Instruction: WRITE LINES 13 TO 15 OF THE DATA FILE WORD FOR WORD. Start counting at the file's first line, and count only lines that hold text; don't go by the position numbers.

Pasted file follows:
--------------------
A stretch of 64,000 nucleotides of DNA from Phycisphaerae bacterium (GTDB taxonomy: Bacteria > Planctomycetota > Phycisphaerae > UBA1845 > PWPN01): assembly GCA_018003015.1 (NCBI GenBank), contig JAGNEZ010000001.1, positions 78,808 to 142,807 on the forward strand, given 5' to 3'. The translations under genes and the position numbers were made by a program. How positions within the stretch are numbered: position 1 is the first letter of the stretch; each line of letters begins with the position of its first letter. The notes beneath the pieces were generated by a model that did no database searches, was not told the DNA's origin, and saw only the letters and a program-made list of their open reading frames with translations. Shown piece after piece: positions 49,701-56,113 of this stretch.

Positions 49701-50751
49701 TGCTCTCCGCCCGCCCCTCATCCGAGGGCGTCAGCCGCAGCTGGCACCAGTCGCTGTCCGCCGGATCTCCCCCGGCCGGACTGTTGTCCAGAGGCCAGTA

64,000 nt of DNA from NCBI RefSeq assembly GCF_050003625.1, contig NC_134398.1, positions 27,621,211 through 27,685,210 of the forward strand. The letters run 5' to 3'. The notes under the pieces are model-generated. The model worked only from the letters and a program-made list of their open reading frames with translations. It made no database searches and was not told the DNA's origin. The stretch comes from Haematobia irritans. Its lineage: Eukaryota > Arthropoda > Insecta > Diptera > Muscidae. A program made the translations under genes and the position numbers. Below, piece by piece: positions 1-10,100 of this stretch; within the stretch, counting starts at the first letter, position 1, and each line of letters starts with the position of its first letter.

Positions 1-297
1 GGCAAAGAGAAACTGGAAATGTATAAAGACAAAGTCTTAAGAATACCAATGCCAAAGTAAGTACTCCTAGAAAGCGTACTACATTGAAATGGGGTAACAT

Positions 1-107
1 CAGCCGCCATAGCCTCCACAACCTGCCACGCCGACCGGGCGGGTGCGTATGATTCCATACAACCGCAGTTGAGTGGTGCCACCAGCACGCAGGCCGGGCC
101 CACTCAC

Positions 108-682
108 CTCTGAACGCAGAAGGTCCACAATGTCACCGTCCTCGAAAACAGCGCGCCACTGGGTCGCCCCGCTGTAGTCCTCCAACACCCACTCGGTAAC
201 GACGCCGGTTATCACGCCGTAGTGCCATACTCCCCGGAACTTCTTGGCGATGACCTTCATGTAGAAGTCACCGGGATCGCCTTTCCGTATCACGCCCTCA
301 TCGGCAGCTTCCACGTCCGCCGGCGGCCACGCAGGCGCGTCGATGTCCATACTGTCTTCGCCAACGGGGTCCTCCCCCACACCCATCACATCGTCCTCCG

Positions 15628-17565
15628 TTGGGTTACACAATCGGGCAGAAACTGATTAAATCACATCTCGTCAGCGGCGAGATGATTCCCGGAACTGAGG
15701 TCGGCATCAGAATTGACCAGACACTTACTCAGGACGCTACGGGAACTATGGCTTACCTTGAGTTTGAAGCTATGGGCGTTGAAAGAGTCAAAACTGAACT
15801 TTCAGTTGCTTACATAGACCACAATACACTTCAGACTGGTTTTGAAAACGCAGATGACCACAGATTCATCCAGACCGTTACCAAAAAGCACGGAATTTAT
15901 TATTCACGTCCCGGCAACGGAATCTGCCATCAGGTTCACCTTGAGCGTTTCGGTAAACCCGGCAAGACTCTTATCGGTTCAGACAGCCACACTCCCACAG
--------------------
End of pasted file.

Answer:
301 TCGGCAGCTTCCACGTCCGCCGGCGGCCACGCAGGCGCGTCGATGTCCATACTGTCTTCGCCAACGGGGTCCTCCCCCACACCCATCACATCGTCCTCCG

Positions 15628-17565
15628 TTGGGTTACACAATCGGGCAGAAACTGATTAAATCACATCTCGTCAGCGGCGAGATGATTCCCGGAACTGAGG